The First 72+, a New Orleans-based nonprofit focused on addressing recidivism, unveiled a new transitional house for formerly incarcerated men in a Monday (Sept. 18) ribbon-cutting ceremony. The Ben Smith Welcome Home Center, located across from the Orleans Parish Central Lockup on Perdido, will provide a safe home and resources to returning citizens who aim to become productive members of society.
“This center is going to be a warm hug and a soft landing for those who are on their journey home from incarceration,” said Orleans Parish Sheriff Susan Hutson. “And this is a vital resource to support them during a critical point in their lives.”
The new 3,200-square-foot house is located next door to the First 72+’s original transitional house is currently home to five formerly incarcerated men. The new transitional home will house eight formerly incarcerated men. Residents in both houses are given rent-free housing for up to 90 days as well as free meals, groceries and clothing during their time in the transitional homes.
In addition to Huston, a number of officials attended the grand opening of the transitional house, including U.S. Rep. Troy Carter Sr., City Councilmember Helena Moreno and Orleans Parish Criminal District Court Judge Marcus O. DeLarge.
“We’re going to see you through everything to make sure that this building is the one that you’re comfortable in and not that one [Orleans Parish Jail],” Carter said during the ceremony.
Louisiana has among the highest rates of incarceration in the world. And African Americans in the state are disproportionately imprisoned at a rate far higher than white counterparts. The Louisiana Department of Public Safety and Corrections found in 2022 that almost a third of those released from correctional facilities reoffended.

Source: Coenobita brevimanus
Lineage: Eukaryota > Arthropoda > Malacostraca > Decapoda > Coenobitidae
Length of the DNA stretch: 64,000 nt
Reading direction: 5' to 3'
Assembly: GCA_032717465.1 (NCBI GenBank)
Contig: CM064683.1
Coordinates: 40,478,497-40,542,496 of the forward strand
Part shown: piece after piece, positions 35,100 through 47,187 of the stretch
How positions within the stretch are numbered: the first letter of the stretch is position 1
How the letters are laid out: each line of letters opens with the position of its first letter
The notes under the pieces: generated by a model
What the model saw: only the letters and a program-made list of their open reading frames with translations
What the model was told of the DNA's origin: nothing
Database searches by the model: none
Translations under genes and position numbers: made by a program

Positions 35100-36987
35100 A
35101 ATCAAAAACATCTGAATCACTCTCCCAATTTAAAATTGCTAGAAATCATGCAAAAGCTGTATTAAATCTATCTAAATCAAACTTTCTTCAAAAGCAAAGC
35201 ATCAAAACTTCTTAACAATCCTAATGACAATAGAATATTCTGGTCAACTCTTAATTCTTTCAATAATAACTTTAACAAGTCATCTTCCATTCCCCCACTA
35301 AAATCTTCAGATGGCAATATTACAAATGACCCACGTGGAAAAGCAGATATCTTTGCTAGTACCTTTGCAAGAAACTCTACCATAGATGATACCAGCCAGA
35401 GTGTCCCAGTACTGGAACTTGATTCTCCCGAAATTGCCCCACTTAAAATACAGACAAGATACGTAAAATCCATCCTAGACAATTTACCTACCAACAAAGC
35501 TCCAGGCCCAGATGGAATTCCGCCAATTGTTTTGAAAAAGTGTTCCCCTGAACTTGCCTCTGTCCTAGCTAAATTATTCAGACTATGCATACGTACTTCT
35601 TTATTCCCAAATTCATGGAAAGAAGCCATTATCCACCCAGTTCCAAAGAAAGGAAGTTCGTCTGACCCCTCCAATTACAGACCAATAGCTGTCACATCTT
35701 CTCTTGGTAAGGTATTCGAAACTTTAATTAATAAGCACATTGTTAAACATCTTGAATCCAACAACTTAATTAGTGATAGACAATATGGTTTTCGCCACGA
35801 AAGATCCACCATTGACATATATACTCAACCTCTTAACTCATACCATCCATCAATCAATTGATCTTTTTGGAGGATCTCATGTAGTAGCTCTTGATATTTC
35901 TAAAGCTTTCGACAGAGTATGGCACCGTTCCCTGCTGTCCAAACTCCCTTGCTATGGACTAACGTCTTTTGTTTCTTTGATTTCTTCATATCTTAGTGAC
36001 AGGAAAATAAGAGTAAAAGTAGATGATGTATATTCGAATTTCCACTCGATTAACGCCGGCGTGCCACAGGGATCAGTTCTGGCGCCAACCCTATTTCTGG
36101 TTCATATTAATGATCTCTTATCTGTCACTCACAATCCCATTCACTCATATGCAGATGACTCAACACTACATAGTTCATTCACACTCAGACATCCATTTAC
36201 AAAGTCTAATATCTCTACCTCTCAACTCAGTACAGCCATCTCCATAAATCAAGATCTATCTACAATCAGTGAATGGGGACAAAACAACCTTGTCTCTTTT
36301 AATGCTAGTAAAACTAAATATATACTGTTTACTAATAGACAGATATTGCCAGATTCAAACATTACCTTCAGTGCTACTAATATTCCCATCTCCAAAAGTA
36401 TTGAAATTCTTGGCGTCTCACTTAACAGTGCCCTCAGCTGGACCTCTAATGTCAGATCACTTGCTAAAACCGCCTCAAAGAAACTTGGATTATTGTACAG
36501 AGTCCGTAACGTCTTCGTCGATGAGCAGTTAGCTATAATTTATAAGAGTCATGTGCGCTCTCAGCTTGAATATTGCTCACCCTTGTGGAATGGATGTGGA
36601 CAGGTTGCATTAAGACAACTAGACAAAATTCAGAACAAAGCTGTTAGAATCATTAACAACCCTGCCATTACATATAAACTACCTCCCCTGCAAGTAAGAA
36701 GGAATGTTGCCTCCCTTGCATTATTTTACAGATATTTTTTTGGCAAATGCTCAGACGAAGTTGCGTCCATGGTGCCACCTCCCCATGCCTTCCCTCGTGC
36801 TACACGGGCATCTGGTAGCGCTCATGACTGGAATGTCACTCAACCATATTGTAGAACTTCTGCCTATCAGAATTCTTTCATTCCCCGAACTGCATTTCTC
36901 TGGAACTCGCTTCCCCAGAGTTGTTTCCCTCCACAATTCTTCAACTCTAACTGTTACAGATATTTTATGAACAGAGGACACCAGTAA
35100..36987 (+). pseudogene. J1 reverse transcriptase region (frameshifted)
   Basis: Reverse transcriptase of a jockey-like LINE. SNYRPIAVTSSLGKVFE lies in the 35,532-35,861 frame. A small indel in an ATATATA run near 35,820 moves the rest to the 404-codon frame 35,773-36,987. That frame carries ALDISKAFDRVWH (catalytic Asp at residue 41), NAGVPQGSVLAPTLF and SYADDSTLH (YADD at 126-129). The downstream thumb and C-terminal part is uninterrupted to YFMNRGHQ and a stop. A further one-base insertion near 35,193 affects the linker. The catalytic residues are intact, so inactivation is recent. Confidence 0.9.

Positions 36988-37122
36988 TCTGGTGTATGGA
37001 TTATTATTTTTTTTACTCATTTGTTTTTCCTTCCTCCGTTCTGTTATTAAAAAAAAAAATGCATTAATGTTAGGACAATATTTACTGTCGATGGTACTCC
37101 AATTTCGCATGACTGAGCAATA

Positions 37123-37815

That is where the First 72+ comes in. The nonprofit currently helps between 200 to 250 people a year, a WDSU article notes. The organization provides wraparound services to those in their transitional house, such as helping obtain public benefits or state identification. The nonprofit also provides resources to those who want to become entrepreneurs. The nonprofit will also help those that want to start a business.
The new transitional house is named after Ben Smith Jr., who founded First 72+ in 2014 with the goal of helping other formerly incarcerated people navigate their way through the difficulties of transitioning back into society.
Smith grew up in New Orleans’ Desire neighborhood. He attended Southern University in Baton Rouge and helped found a political group that provided staffing to canvass his neighborhood’s public housing development projects.
In 1990, Smith was arrested for drug possession and was sentenced to 25 years in prison. He was sent to the Louisiana State Penitentiary at Angola where he served 13 years of his sentence before being released in 2003. After his incarceration, Smith dedicated his time to help those who had difficulty transitioning back into society like he did.
Smith died in 2020 at the age of 69 after a battle with cancer. The new transitional house and welcome home center serves as a testament of Smith’s work over the years and the legacy he left behind, Moreno said.
“When the First 72+ started, it was really Ben and his van. He would go to the front gates of Angola, sometimes in the middle of the night, and pick up returning citizens,” Moreno said. “I want you to think about the type of compassion and care it took for Ben to be there in his van, waiting for someone he likely barely knew but he knew he wanted to help them.”
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